The first underground railway in London was an instant success in 1863, providing a link between Paddington, Euston and King’s Cross stations, and carrying 9.5 million passengers in the first year. This illustrated account of the development of the system describes the evolution of the lines, the traction, rolling stock and stations as well as exploring how the complex modern system is managed, reporting recent developments and discussing the challenges of ever-growing passenger numbers.
A boom in leisure cruising has seen many new large passenger ships and smaller 'expedition' ships built in recent years, while in response to the drive for cheaper cargo shipping, container vessels have got bigger, some approaching 400m in length, and are designed for slower running with more efficient engines. The 17th edition of this standard reference work, now with over 200 colour photographs, provides comprehensive and authoritative information on all the world's ocean-going passenger and cargo ships.
Lost Voices of the London Trams
London’s tram network declined in the 1930s and 1940s and was phased out in the 1950s, with the last tram running in January 1953. Both the memoir of a transport buff and a detailed study of London trams, illustrated with over 200 vintage photographs, Baker’s book describes the system, the routes, the depots and the vehicles, and ends by welcoming the ‘new dawn’ of today’s Tramlink service in South London.
Echoes of the Goddess
A Quest for the Sacred Feminine in the British Landscape
In search of the goddesses of pre-Christian Britain, the authors explore prehistoric sites throughout Europe before examining evidence of British goddess worship ranging from cairns and standing stones to medieval labyrinths.
The Great Western Railway Between the Wars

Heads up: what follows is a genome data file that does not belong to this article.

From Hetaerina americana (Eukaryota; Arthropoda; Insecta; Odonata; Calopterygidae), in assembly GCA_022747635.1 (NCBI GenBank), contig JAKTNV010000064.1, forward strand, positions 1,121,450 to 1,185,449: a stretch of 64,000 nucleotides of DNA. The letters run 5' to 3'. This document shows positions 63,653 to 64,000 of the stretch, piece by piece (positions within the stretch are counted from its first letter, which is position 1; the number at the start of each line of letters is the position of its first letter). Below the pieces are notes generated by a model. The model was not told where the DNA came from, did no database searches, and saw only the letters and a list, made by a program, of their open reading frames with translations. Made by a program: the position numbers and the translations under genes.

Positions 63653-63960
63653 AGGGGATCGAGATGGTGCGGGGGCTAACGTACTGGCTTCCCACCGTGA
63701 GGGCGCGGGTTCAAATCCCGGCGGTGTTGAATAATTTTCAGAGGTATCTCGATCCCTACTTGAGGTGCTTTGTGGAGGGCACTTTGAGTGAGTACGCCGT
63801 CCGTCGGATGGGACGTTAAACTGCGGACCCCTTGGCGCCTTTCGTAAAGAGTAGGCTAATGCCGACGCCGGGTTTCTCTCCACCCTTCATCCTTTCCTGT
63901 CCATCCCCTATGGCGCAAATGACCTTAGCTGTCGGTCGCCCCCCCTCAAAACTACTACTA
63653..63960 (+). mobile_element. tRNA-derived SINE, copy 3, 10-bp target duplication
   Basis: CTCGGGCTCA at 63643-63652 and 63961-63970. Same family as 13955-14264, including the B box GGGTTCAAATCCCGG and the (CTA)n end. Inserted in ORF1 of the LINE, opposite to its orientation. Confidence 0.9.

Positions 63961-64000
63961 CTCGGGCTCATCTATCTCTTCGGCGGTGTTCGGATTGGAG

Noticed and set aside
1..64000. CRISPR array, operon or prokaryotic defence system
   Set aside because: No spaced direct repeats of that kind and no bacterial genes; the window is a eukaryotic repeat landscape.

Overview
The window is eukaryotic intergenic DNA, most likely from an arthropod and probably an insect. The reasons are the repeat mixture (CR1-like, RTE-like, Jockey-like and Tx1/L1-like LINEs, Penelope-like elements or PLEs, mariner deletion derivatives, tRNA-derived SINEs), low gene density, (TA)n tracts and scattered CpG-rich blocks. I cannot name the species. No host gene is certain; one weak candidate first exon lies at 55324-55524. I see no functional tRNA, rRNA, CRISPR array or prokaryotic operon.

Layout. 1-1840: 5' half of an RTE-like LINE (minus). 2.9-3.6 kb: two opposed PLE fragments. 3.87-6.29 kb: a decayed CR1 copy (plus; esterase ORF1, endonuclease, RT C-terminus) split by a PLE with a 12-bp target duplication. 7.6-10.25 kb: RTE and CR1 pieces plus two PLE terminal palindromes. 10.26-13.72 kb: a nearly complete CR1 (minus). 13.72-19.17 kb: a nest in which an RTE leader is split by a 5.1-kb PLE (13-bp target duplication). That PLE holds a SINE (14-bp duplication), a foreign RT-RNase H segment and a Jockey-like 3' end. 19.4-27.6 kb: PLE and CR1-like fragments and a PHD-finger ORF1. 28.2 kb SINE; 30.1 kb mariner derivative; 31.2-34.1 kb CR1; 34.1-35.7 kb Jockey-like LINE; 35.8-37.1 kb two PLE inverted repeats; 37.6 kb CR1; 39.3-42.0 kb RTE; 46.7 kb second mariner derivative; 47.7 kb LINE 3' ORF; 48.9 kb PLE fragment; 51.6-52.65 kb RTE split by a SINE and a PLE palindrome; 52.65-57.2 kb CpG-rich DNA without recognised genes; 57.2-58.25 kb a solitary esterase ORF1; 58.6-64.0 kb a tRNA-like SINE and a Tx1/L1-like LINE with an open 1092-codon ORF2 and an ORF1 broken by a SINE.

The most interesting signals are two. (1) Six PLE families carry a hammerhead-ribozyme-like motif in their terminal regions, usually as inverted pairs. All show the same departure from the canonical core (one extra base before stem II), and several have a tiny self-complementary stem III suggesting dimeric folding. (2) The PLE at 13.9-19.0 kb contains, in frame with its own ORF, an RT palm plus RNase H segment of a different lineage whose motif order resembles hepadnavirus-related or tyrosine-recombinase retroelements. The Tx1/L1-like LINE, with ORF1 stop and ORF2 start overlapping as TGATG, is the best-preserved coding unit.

Chaos in the aftermath of the First World War followed by economic unrest and the General Strike made the 1920s a difficult time for the Great Western Railway; but in the following decade its publicity and advertising department created an identity for the company that still resonates today. This well-illustrated history details the challenges that faced the GWR between the wars and relates how it set about restoring the position of pre-eminence that it held in 1914.
Piercing the Atlantic Wall
Drawing on both Allied and German sources and approaching the Normandy landings and the days that followed as a multitude of small-scale struggles, Robert Kershaw, himself a former soldier, is able to offer new insights into the successes and failures of both sides during the hard-fought battle for Normandy.
Seaspray and Whisky
Tale of a Turbulent Voyage
Described by the Marconi company staff clerk as 'Not a Cunarder', the Allenwell turned out to be a dirty, down-at-heel cargo ship with crew to match, and Norman Freeman had signed up as radio officer for a three-month trip from Liverpool to the USA. Some of the cargo – Scotch whisky – didn't make it that far. Freeman's memoir of this 1961/62 trip is an entertaining and sometimes poignant account of 'a very odd ship and an unusual voyage'.